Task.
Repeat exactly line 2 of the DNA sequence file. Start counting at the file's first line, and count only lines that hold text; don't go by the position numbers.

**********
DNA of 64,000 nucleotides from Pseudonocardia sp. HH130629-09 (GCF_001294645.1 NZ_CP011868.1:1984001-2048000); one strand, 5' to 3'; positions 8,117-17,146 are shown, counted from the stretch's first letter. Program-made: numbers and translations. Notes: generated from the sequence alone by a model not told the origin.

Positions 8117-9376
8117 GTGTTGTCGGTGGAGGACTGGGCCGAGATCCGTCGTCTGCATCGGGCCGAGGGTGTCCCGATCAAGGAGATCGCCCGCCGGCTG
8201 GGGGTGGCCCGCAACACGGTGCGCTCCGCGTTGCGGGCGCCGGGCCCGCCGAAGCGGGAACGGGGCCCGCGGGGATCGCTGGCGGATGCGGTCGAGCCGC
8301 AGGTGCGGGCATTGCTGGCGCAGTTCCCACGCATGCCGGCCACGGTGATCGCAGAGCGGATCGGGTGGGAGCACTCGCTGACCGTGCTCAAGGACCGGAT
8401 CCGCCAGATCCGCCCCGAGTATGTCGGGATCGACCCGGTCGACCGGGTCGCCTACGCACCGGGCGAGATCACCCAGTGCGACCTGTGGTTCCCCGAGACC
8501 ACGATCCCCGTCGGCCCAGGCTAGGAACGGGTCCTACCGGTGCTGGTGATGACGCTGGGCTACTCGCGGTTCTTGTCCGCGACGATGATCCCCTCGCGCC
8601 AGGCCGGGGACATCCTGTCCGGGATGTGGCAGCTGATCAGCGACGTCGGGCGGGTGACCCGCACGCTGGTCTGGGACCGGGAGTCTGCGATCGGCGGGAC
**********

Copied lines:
Positions 8117-9376